In Japan, McDonald’s has launched a new line of premium burgers entitled the “Quarter Pounder Jewelry Series”. The burgers include premium meat and accompaniments like thickly-sliced pineapple and bacon, Monterey jack cheese, black truffle sauce, chorizo, and avocado. These are all packaged in a glossy white bag (paper bags just don’t say upscale) stamped with the famous arches in gold on the front. Moreover, each burger is wrapped with a gold-colored paper sleeve, and placed in a luxury-watch-box-packaging lookalike of a glossy white paper box. The burger–sans fries and soda (no Happy Meal here), sells for ¥1,000 (about US $10).
But Japan’s upscale menu is somewhat indicative of what McDonald’s is trying to do here in the U.S–attract a new clientele, higher-end consumers. With a $1 billion-plus undertaking, McDonald’s and its franchisees hope, by 2015, the 14,000 McDonald’s restaurants will begin to look more like a Starbucks than feel like a fast food hamburger stand ushering customers quickly in and out. And they are not clowning around, no pun intended. The menu is also seeking to go upscale, along with the look, with the introduction of Beef Tenderloin sandwiches and other premium items in select markets.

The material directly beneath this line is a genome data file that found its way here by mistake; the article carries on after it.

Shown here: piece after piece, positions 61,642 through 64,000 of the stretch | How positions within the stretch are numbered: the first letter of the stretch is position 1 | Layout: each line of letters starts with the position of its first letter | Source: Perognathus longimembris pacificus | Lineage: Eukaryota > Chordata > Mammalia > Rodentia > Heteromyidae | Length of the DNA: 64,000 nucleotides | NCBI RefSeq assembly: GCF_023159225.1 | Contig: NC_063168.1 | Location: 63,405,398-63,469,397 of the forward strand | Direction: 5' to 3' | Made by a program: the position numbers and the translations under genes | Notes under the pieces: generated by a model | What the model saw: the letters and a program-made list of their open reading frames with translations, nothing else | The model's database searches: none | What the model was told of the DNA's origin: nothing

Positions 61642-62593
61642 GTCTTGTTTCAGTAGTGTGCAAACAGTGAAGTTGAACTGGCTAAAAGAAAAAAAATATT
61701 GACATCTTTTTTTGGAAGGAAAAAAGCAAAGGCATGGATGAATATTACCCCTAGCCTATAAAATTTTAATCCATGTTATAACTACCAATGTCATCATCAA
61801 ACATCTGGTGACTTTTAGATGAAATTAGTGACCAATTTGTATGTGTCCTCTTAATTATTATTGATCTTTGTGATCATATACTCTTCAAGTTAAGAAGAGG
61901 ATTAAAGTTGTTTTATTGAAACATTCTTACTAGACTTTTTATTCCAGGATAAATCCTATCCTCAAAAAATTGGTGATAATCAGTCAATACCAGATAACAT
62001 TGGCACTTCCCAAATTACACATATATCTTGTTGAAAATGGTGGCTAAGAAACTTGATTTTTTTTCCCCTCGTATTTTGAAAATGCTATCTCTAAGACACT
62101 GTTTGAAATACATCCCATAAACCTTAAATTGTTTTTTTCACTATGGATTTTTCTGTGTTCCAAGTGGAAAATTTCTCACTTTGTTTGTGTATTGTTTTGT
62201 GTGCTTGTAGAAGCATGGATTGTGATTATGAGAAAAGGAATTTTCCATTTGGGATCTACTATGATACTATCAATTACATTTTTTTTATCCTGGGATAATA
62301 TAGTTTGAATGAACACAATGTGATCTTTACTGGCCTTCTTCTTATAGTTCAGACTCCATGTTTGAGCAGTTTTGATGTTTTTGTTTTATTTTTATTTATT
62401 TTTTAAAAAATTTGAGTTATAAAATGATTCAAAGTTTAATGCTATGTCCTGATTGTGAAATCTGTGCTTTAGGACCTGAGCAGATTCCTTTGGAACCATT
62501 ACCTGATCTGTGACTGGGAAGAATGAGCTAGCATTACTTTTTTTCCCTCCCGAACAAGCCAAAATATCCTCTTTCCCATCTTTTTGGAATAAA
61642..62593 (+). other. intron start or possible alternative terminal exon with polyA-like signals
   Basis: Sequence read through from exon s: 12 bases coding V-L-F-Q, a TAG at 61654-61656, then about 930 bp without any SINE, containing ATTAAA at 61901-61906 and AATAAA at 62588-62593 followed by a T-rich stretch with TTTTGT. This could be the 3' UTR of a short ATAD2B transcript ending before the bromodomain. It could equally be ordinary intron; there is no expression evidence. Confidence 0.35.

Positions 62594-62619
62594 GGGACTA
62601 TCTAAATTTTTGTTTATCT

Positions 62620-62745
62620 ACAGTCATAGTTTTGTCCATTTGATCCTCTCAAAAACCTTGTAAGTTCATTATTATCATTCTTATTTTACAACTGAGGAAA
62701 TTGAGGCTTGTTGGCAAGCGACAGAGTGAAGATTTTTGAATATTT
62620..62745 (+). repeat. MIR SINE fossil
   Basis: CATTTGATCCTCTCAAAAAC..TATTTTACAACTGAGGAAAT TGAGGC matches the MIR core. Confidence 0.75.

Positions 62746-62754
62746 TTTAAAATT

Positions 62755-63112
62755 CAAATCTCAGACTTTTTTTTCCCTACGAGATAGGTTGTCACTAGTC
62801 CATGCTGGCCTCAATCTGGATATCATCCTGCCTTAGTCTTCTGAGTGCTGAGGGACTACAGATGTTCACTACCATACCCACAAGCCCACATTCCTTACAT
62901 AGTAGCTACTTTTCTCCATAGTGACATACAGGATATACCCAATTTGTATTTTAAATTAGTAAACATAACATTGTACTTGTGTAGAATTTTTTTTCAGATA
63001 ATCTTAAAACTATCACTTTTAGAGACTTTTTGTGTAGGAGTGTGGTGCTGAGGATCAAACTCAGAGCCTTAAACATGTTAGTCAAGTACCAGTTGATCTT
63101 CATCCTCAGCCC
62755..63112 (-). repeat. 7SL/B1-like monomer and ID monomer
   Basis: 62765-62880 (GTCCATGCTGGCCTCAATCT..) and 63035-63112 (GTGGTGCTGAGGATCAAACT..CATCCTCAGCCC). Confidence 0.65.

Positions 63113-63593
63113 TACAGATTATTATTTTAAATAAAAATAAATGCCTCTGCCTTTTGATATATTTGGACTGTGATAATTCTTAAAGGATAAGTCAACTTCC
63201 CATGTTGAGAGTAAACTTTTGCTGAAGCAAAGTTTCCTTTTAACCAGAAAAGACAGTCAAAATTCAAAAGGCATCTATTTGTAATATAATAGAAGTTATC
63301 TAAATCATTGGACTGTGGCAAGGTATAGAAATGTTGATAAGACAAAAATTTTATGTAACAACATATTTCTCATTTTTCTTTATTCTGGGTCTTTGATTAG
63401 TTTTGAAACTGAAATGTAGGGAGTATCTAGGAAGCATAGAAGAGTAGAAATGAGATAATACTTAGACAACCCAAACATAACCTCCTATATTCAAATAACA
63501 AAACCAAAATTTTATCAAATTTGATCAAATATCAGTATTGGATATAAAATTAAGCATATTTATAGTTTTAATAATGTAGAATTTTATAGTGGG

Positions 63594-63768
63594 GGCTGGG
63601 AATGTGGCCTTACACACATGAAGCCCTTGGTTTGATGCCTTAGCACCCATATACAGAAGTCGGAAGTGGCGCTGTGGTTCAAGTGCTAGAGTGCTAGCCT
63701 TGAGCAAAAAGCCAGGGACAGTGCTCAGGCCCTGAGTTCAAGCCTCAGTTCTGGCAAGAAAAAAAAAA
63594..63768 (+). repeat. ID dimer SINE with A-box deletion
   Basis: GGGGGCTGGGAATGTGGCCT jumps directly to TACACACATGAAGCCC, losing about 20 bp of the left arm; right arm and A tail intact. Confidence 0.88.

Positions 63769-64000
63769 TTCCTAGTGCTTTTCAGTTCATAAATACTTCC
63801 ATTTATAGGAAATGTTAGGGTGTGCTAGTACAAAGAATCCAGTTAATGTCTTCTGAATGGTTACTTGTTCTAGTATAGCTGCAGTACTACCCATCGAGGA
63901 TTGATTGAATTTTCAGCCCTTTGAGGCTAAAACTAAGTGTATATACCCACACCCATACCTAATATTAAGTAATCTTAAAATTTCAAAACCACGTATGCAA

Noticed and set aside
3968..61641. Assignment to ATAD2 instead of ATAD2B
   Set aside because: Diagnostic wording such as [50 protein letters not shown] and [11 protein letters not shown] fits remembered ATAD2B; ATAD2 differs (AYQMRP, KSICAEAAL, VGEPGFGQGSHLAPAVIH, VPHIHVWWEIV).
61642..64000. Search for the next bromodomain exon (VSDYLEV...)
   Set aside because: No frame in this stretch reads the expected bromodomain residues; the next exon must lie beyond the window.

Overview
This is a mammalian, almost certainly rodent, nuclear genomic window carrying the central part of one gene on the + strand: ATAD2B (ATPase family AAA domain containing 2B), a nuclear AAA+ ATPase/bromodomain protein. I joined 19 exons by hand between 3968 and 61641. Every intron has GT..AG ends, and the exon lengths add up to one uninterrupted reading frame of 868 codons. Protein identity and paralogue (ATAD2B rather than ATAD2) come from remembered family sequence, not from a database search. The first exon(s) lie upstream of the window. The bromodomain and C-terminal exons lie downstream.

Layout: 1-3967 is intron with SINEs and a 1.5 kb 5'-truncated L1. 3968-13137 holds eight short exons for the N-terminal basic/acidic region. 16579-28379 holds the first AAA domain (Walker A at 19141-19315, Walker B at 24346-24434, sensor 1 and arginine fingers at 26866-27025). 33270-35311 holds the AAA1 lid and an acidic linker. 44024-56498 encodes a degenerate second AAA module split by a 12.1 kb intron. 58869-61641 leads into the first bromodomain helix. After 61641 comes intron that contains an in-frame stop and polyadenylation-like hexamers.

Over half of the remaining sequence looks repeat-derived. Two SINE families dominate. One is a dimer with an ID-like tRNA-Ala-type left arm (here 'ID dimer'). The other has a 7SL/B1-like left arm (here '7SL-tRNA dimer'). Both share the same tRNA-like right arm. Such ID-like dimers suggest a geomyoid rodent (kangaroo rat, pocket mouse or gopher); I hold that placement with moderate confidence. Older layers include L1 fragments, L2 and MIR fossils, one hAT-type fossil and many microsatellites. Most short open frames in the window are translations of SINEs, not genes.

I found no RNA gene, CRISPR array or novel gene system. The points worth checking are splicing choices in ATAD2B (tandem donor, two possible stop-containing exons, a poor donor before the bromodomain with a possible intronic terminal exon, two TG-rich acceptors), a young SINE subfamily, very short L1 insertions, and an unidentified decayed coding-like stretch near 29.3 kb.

In a competitively complex quick service restaurant industry, McDonald’s is looking to better distinguish themselves and gain market share from their competitors. The Reality Check? Can McDonald’s expand their brand image to upscale premium and attract higher end consumers? What do you think? Can McDonald’s dress up the golden arches?